Customers aren't the only ones to become more vocal about their expectations, however. The growing sophistication of consumer-focused applications has forced enterprise applications to improve the quality of the digital experience they offer. Employees now expect the tools they use for work to be as intuitive and slick as the ones they use outside of work.
The influence of COVID-19 can be felt here once again; as companies rapidly transitioned to remote working, collaboration and meeting solutions were the first item on the agenda for a great many CIOs, and this investment will likely pay dividends in years to come. Around 40% of CIOs surveyed predict their organisations will adopt a hybrid working model going forward, with more staff working from home and on flexible hours.
The collaboration platforms used to facilitate this, and the ease with which employees can access what they need, when they need it are going to play a pivotal role in making this strategy a long term success.
"Given the proven correlation between happy employees, satisfied customers and overall business success," says Stoddard, "it's more critical than ever that CIOs prioritise any systems or business processes that improve collaboration and overall employee experience."
Note the focus not only on systems, but on processes as well; the remit of the CIO now extends beyond mere tooling, and an increasing number of IT leaders now find themselves responsible for influencing the culture of their organisations. This is perhaps an inevitable consequence of managing the systems through which the business as a whole communicates and shares information, and it's notable that 83% of CIOs now see themselves as cultural change agents within the wider business.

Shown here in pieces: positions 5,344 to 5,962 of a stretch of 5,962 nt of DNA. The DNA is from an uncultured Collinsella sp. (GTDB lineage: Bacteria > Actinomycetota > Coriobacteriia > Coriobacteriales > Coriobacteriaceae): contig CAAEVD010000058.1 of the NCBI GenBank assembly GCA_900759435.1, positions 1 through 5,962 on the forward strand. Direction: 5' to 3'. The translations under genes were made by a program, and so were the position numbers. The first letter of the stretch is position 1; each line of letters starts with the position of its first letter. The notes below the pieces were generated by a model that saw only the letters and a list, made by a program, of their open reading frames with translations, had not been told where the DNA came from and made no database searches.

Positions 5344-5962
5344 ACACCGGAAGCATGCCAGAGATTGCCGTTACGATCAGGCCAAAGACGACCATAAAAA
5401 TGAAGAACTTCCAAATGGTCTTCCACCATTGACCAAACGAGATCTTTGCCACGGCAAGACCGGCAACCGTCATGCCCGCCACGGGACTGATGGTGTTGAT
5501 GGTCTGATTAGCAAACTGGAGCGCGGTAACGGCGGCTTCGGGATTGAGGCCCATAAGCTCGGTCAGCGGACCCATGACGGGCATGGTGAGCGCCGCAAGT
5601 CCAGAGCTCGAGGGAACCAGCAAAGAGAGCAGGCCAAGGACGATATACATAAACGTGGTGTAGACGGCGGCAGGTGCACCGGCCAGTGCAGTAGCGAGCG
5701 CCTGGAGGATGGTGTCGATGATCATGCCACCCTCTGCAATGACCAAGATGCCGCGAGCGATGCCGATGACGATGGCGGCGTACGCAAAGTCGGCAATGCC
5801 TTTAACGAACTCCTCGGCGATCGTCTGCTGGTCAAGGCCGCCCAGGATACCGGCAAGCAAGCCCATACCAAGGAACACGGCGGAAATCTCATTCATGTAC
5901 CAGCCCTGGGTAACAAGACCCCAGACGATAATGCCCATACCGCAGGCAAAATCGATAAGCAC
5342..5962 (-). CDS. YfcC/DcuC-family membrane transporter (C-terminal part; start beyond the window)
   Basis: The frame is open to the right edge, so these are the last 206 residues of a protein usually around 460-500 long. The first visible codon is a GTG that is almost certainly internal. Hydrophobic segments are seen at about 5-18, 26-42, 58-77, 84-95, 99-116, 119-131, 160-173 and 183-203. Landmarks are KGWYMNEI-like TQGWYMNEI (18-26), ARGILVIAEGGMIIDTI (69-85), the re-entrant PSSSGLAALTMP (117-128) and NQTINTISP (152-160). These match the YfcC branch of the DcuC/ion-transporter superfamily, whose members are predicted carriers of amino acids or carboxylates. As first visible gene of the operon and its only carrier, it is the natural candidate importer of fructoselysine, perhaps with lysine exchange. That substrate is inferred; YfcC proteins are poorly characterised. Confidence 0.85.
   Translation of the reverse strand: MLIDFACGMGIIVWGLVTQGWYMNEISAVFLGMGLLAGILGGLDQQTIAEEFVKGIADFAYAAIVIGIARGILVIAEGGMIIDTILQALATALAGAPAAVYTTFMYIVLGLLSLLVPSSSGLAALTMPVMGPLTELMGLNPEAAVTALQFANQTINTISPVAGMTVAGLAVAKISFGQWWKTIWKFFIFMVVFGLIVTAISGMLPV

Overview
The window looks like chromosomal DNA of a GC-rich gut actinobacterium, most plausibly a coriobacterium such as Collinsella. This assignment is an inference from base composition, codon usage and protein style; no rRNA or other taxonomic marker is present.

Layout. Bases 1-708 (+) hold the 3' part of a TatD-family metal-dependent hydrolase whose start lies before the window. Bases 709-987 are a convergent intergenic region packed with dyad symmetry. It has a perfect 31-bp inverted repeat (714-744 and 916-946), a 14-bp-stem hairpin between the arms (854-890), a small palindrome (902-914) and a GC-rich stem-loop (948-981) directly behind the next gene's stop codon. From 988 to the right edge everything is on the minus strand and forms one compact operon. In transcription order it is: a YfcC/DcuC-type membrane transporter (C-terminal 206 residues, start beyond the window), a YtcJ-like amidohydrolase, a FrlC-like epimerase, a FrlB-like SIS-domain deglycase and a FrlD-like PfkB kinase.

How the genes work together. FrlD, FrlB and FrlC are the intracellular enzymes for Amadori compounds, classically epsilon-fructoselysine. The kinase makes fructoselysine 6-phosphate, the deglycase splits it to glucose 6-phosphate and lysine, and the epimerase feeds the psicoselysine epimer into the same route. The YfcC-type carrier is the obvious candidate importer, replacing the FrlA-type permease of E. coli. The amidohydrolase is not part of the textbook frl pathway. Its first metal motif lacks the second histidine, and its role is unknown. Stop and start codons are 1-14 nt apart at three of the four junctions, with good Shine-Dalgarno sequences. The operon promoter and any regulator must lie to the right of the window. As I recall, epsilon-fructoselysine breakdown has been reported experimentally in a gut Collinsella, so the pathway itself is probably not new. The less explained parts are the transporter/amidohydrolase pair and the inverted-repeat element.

In adopting this expanded role, CIOs have found themselves forming ever closer bonds with chief marketing officers. As the worlds of IT and marketing grow increasingly intertwined, CIOs and CMOs are relying on each other to a larger extent, and work closely together to apply the tools and principles of customer experience management to internal staff, boosting employee engagement and satisfaction. Almost two-thirds of CIOs say they meet with their CMO on at least a weekly basis, and 86% say that a close relationship between the two offices is a driver of innovation. This also applies to external customers; 90% of CIOs strongly agree that partnering with the CMO makes the businesses' overall customer experience better as a result.
It's been a hard year for businesses of every type, but CIOs have embraced their responsibilities and stepped up to the plate, forging alliances and pioneering new technologies and practices to carry their organisations forward. Now, as we look beyond the pandemic to the new paradigms it has ushered in, CIOs have become the beating heart of the enterprise, supporting various departments and initiatives in a myriad of ways. In the world to come, CIOs must build on this momentum, working together with colleagues across the business to continue driving digital transformation in a smart and sustainable way.
"Despite the enormous weight on our shoulders, CIOs are stepping up to the challenge," Stoddard says. "Along with other business leaders, we have accepted our new responsibilities and increasing amount of influence, and work more closely with our peers to thrive in the digital-first reality we are all living in."